Every year, millions of websites across the world fall victim to malware attacks that are designed to gain access to the site’s backend without the administrator’s knowledge in order to steal sensitive data or cause damage, usually for financial gain. This year, cyberattacks have been on the rise during the pandemic, leaving businesses to wonder whether or not things will settle down whenever the COVID-19 situation begins to wane, or if this is the next normal for the indefinite future.
Attacks targeting popular content management system (CMS) platforms like WordPress, Joomla, Drupal, and noneCMS have risen in 2020. In fact, according to the 2020 Global Threat Intelligence Report from Dimension Data, these CMS platforms alone were the target of approximately 20% of all observed attacks globally. SQL injection vulnerability in Joomla was found to be the most commonly exploited by attackers.
In this article, we’ll take a look at security vulnerabilities in the context of CMS platforms and the implications of SQL injection attacks on your website.
How CMS vulnerabilities have evolved over the years
CMS vulnerabilities affect your website’s security as well as the content management system you use. Some of the common reasons for CMS vulnerabilities include privilege escalation exploits, social engineering attacks, and cross-site scripting.
- Privilege escalation exploits involve making use of security flaws, known bugs, or a lack of configuration oversight in an application or an operating system to gain full access to resources.
- Social engineering attacks on CMSs include a wide variety of malicious activities that are used to bypass technical measures implemented to protect the process of content management.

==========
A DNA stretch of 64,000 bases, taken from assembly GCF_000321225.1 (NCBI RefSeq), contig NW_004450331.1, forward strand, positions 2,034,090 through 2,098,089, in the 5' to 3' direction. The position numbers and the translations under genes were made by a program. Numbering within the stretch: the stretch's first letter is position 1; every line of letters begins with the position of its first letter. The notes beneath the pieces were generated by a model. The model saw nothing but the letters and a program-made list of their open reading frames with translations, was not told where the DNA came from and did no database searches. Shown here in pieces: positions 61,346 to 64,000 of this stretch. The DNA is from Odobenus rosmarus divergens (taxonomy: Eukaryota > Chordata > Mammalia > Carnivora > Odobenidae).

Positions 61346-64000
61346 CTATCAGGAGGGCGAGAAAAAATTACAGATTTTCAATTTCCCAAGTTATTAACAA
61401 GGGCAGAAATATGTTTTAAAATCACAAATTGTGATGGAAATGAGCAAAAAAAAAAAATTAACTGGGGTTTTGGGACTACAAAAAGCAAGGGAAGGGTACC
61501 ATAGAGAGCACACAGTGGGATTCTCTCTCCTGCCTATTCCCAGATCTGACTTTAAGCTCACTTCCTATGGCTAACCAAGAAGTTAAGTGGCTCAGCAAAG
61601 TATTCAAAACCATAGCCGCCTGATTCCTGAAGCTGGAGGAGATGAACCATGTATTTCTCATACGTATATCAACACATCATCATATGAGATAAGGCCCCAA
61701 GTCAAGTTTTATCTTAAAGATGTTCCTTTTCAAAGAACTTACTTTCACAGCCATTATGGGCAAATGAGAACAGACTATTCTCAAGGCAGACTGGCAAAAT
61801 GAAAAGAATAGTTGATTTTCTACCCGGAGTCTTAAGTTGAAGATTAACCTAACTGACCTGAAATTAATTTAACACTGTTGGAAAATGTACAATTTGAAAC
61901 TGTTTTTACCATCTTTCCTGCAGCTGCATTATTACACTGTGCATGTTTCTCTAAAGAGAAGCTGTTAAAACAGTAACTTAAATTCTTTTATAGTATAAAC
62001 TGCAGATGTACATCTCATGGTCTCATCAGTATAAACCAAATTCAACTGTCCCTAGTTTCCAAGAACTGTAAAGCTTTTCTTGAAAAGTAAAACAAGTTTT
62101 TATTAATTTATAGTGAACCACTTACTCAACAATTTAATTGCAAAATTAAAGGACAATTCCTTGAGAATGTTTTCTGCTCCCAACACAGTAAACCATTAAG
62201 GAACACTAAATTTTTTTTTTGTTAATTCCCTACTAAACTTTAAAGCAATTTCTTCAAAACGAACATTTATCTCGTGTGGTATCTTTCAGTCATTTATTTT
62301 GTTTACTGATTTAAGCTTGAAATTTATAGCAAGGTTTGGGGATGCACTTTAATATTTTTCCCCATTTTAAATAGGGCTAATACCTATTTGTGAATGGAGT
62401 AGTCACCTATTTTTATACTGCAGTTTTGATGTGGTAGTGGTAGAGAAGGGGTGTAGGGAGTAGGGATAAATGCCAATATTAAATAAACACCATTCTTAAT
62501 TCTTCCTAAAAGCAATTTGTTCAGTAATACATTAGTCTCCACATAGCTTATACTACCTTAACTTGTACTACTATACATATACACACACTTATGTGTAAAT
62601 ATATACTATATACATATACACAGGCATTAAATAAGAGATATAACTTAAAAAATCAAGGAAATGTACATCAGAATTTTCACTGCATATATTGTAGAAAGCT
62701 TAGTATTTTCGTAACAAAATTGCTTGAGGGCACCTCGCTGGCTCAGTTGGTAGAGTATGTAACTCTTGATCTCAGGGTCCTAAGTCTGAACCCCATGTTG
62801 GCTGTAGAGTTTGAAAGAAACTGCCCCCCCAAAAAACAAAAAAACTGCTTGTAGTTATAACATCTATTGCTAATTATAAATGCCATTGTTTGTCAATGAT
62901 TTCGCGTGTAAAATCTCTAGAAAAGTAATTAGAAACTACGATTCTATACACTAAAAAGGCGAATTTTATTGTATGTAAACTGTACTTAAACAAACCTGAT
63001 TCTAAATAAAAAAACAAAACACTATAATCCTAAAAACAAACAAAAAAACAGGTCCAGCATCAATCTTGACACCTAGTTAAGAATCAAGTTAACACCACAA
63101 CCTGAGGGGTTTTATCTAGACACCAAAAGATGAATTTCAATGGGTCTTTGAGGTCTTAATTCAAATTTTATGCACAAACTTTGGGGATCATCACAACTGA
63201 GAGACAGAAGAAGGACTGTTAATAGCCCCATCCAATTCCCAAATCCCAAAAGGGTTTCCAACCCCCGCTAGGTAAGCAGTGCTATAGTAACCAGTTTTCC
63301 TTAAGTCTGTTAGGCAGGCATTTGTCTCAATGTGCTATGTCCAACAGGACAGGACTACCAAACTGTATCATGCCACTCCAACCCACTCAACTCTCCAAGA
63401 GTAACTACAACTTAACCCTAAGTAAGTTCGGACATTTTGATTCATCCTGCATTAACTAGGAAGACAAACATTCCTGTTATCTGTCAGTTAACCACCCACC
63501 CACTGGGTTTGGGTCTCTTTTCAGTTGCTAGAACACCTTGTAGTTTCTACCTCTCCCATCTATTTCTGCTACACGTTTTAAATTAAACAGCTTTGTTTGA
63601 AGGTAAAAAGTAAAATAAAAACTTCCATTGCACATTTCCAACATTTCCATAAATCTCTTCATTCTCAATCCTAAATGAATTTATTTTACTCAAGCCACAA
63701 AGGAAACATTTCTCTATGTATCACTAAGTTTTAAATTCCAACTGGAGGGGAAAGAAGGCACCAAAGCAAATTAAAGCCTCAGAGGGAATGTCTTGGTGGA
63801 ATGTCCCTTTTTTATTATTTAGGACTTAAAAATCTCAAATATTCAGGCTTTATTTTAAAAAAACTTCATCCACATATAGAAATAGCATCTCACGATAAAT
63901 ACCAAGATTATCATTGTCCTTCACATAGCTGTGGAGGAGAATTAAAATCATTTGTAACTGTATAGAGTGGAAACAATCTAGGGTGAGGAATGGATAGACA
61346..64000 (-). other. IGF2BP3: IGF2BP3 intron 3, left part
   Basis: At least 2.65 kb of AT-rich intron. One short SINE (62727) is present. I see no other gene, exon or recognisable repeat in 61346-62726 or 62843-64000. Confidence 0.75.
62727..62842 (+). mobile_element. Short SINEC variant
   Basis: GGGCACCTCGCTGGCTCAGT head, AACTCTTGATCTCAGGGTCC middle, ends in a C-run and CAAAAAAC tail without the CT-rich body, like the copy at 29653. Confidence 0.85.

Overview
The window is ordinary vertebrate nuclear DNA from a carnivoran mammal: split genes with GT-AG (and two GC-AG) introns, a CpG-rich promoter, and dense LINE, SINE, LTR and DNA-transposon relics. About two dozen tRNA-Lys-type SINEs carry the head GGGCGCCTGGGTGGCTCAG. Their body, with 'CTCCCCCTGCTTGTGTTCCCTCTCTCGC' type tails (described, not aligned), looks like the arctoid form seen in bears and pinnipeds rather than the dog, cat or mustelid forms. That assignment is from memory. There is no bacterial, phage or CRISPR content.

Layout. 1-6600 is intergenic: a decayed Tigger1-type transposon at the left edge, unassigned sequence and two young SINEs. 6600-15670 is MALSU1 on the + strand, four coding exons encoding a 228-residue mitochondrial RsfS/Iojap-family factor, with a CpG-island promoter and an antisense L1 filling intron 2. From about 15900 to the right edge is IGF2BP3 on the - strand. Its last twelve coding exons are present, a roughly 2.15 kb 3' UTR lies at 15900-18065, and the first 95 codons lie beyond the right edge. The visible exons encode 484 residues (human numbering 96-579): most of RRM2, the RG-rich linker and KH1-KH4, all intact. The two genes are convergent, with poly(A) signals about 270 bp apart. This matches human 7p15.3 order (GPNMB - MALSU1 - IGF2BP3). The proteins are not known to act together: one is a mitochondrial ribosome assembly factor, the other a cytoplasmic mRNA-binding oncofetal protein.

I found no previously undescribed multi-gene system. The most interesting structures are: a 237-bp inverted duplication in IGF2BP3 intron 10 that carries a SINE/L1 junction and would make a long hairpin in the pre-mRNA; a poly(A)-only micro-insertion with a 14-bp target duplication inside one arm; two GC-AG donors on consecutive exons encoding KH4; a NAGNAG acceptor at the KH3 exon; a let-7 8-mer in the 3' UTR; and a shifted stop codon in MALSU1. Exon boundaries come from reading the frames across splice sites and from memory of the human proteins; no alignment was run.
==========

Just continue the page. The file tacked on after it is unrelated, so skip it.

- Cross-site scripting (XSS) utilizes security flaws in client-side execution environments as well as vulnerabilities in the backend, such as the lack of verification of content and parameters to disclose sensitive data, allowing attackers to take over the system.
Most security flaws linked to CMS platforms aren’t limited to web content management but present in server environments, web technologies, and protocols.
Cross-site scripting targets the client environment and makes use of the server side’s low parameter and content sanitization. As a result, the attacker can inject malicious code and arbitrary commands into the pages users view.
This security flaw differs from code execution vulnerabilities, since the injected code is run on the client-server and not on the server-side. This delays the technical impact of the threat. However, when executed effectively, it can result in serious data and privacy violations such as the manipulation of databases and stored variables, including the manipulation of the actual content served.
This type of web application security vulnerability commonly targets popular CMS platforms, as they rely heavily on the internet in their technical architecture. Alternatively, this threat can be easily neutralized by disabling the client-side execution environment.
Open-source CMSs such as WordPress and Drupal, which rely heavily on the client-side environment, are more prone to client-side attacks as compared to traditional corporate-based frameworks that exhibit server-side remote vulnerabilities. The growth of third-party CMS plugins has also contributed to cross-site scripting becoming a top security vulnerability for CMS platforms.
Arbitrary remote code execution
Sending malicious commands to a web application can result in disclosure of users’ private data, and the attacker can gain access to a user’s computer. This method of injecting code within the same local execution infrastructure is relatively easy when compared to remote injection, which requires more specialized tools and skills.